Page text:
Keeping your vehicle warm is necessary, not just to keep the water flowing. If it gets too cold, you’ll find it hard to survive the bitter cold. Luckily, you can raise the temperatures quite quickly.

Portable electric heaters are standard equipment on any camping trip. These gadgets generate a reasonable amount of heat to keep you warm even as temperatures drop below zero. Make sure you have one inside your campervan to keep your RV pipes from freezing.

Propane heaters are equally important if your campsite doesn’t have access to electricity. You can use the heater inside the camper to raise the internal temperature.

Additionally, you can also place the propane heater below your RV.

Once situated underneath your camper, heat generated by the burner slowly permeates your vehicle and warms your living quarters. But for this method to work, you must have skirts placed all around the RV.

The skirting will prevent the blistering cold from robbing precious heat. If the underside of your RV is well insulated, then the heat from the propane burner will only go up.

Some propane burners burn inefficiently.

Therefore, ensure that no gas buildup will seep into your camper van. Also, take care not to have flammable skirting close to the burner and make routine checks throughout the night to make sure everything is working well.

Attach Skirts Around Your RV

You need to keep your RV as warm as possible if you want to enjoy the outdoors. One way to do this is using side skirts. You can insulate the internal space. But heat can also escape from the underside of your RV. That’s why you should consider barring this bottom section to keep as much heat inside your RV as possible.

Side skirts are a standard feature on race cars. They are used to prevent turbulent air from filling the vehicle’s underside, distorting airflow and further downplaying the downforce effect. Your RV is no race car, but the skirts will block unwanted airflow below your RV.

Wind blowing freely under your RV sucks the heat from inside. Also, the freezing air will damage various vehicle components like your water pipes and reservoirs besides chilling the interior.

There are a lot of items you can use as skirts. Foam boards are commonplace on RV floors as insulative material. You can grab a couple and neatly arrange them side-by-side around your RV. The aim is to block airflow running under the RV.

Additionally, you can use bales of grass or straw. Like the boards, place the bales around your vehicle to keep the freezing wind from accessing the bottom section of your RV.You must park your RV on a flat spot before applying any skirting. It should allow you to tightly pack any insulating boards around your vehicle.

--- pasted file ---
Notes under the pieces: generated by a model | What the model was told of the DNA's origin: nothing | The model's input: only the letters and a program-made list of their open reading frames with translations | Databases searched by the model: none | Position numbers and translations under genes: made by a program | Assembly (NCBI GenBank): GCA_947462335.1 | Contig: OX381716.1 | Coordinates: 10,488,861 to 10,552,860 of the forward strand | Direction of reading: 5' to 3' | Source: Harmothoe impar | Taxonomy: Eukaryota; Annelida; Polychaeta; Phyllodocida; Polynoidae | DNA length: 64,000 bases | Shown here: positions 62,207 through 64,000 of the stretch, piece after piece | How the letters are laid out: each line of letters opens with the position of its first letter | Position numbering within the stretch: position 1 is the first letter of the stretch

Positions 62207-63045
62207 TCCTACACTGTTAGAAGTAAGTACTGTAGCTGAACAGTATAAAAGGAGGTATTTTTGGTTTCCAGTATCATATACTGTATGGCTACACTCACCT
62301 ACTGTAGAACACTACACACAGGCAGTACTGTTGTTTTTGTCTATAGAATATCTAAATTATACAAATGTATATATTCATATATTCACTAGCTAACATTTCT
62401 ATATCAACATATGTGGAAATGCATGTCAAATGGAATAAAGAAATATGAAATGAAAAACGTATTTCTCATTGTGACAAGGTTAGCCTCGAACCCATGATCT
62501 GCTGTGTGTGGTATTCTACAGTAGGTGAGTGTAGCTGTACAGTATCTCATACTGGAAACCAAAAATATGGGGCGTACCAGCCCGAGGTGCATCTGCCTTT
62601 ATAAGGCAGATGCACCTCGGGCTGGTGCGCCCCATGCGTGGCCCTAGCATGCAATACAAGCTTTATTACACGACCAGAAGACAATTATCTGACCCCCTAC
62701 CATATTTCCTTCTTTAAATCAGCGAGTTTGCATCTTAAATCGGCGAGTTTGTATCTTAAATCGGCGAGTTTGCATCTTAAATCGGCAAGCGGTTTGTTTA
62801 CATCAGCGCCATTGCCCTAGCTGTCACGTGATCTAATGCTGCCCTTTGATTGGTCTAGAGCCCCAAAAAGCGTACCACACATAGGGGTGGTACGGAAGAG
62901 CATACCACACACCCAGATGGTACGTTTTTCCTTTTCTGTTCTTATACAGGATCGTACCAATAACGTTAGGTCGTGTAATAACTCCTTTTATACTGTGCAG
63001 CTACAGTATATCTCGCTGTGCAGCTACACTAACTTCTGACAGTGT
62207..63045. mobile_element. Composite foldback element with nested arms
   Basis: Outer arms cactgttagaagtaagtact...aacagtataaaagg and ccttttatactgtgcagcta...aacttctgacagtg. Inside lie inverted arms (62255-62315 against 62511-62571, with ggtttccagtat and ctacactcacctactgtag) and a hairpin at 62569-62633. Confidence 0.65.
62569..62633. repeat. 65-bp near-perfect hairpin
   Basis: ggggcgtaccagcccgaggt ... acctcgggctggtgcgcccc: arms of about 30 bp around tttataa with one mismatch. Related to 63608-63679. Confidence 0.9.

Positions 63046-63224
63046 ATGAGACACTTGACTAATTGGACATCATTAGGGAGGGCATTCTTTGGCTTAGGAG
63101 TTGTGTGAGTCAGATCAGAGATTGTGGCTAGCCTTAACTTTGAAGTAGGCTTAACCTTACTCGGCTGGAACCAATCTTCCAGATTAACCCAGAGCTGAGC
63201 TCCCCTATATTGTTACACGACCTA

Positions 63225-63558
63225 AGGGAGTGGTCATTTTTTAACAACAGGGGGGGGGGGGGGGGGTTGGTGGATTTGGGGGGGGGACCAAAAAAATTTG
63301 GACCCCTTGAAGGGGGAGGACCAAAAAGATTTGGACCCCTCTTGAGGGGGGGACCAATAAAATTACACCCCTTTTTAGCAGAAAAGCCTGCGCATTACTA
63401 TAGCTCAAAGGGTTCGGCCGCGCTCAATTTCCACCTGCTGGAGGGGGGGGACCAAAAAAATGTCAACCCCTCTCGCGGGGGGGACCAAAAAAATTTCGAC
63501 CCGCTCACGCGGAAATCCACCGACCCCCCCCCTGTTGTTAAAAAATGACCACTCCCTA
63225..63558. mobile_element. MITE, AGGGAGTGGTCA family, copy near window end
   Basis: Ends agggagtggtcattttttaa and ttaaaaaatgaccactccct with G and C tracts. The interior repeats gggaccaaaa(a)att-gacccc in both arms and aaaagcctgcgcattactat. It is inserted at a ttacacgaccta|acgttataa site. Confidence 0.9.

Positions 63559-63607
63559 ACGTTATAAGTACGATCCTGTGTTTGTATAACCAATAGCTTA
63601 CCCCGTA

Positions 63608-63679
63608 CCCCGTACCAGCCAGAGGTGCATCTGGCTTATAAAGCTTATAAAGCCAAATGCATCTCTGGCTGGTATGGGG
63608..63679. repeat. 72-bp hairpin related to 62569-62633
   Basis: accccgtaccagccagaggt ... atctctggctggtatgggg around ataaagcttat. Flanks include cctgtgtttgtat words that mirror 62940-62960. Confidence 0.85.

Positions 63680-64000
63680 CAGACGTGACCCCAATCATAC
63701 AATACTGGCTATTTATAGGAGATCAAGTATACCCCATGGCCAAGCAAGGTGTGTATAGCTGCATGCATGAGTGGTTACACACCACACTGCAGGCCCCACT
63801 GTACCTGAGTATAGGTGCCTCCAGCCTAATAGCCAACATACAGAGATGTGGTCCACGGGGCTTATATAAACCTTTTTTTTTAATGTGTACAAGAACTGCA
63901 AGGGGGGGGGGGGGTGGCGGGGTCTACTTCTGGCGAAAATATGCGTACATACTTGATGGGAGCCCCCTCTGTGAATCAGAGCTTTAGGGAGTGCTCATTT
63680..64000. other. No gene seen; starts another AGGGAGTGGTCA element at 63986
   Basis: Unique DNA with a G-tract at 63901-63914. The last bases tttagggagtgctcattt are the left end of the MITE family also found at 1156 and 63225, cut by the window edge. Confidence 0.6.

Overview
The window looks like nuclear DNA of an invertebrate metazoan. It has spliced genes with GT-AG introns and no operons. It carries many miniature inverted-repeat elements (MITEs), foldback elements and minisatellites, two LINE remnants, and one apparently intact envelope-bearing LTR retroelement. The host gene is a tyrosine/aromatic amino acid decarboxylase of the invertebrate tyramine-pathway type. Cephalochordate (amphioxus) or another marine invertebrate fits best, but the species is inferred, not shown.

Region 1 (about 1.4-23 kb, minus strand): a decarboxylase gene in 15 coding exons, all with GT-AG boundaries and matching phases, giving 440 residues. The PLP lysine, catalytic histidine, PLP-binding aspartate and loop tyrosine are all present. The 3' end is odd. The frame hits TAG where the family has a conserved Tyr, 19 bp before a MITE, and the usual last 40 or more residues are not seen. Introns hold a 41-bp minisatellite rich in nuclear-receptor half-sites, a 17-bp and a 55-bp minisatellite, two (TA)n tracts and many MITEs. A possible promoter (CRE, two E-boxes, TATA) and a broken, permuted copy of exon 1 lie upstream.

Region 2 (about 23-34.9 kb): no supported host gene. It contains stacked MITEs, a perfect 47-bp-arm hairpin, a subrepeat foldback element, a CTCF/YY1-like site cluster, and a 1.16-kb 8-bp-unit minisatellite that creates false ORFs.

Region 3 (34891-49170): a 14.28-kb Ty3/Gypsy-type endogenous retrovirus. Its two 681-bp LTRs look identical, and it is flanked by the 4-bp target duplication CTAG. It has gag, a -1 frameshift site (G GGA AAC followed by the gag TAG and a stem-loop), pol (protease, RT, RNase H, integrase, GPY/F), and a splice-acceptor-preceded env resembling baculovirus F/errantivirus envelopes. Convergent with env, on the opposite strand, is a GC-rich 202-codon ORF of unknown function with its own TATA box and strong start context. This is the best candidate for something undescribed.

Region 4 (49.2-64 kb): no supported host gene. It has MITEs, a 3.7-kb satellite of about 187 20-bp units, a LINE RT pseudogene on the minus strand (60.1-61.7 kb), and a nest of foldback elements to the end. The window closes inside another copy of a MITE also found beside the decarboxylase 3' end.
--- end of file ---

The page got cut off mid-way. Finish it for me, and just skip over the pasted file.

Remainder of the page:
Drain Your Storage Tank

Suppose you want to quickly find out how to keep RV pipes from freezing while camping, drain the storage and wastewater tanks. That’s right, if the tanks and pipes are empty, nothing’s going to freeze inside.

A tank that’s full of water can potentially get damaged once it freezes. Water expands as it solidifies. Your tank could burst or develop cracks when exposed to sub-zero temperatures.

If you don’t want this to happen, take out any water in your waste tanks.

Any reservoir exposed to freezing conditions runs the risk of getting damaged. So you should drain all the external tanks and the connecting lines.

Your tanks and pipes won’t just freeze and crack when the temperature drops. After a blizzard, the ice will slowly start to melt as air temperature returns to normal. This gradual thaw can cause your RV to flood because the pipeline is still partly blocked with ice.

Every time you are camping in the snow, make sure you empty the wastewater tanks. You certainly don’t want your RV flooded with filth. So once they are at least half-full, channel the fluids outside to keep it from freezing and ruining your camping experience. Remember, once the tanks are frozen, you’re going to have a waste disposal problem.

Since still water will freeze faster, make sure your pipes are sloped. The gradient employs gravity as any water still stuck in the pipeline will automatically move down and work to empty the system. You can also split the lines at some points to ensure they are well and truly empty.

Keep the Water Running

Still water will freeze more quickly than running water. That’s why rivers and some streams will still run in winter. If you want to know how to keep RV pipes from freezing while camping, your taps must remain open.